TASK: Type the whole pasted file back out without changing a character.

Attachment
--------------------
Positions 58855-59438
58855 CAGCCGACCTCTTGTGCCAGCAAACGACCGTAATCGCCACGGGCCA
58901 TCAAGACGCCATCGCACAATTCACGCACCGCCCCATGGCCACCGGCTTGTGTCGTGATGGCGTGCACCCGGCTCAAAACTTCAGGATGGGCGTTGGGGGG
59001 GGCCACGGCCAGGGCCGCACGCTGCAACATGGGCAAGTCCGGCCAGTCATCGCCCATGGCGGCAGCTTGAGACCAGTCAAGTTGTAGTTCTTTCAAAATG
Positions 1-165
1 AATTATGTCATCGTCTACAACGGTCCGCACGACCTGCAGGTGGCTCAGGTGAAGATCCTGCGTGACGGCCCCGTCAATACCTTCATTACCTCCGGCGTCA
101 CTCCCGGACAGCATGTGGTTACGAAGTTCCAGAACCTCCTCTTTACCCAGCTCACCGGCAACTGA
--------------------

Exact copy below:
Positions 58855-59438
58855 CAGCCGACCTCTTGTGCCAGCAAACGACCGTAATCGCCACGGGCCA
58901 TCAAGACGCCATCGCACAATTCACGCACCGCCCCATGGCCACCGGCTTGTGTCGTGATGGCGTGCACCCGGCTCAAAACTTCAGGATGGGCGTTGGGGGG
59001 GGCCACGGCCAGGGCCGCACGCTGCAACATGGGCAAGTCCGGCCAGTCATCGCCCATGGCGGCAGCTTGAGACCAGTCAAGTTGTAGTTCTTTCAAAATG
Positions 1-165
1 AATTATGTCATCGTCTACAACGGTCCGCACGACCTGCAGGTGGCTCAGGTGAAGATCCTGCGTGACGGCCCCGTCAATACCTTCATTACCTCCGGCGTCA
101 CTCCCGGACAGCATGTGGTTACGAAGTTCCAGAACCTCCTCTTTACCCAGCTCACCGGCAACTGA